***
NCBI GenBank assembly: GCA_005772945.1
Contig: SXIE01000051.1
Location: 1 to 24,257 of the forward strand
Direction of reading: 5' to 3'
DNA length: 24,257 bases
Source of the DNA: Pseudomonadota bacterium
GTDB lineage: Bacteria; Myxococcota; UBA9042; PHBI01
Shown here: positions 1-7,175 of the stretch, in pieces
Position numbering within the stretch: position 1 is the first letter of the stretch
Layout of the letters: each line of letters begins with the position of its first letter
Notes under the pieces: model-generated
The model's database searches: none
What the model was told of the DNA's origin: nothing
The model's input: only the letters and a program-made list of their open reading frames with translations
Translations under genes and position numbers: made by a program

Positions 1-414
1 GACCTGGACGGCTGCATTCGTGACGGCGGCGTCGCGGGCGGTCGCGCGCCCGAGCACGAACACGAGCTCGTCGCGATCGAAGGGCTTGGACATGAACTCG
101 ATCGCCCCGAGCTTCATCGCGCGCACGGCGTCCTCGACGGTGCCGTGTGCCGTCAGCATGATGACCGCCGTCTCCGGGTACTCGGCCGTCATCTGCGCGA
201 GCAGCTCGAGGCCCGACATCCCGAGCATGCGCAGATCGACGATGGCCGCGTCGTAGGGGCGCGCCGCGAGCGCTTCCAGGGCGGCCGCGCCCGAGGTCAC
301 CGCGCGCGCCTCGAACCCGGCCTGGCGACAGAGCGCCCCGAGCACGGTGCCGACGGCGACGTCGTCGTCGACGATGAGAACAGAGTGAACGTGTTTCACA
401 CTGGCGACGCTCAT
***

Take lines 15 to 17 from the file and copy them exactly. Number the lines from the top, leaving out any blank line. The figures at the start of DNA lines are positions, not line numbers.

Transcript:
Translations under genes and position numbers: made by a program

Positions 1-414
1 GACCTGGACGGCTGCATTCGTGACGGCGGCGTCGCGGGCGGTCGCGCGCCCGAGCACGAACACGAGCTCGTCGCGATCGAAGGGCTTGGACATGAACTCG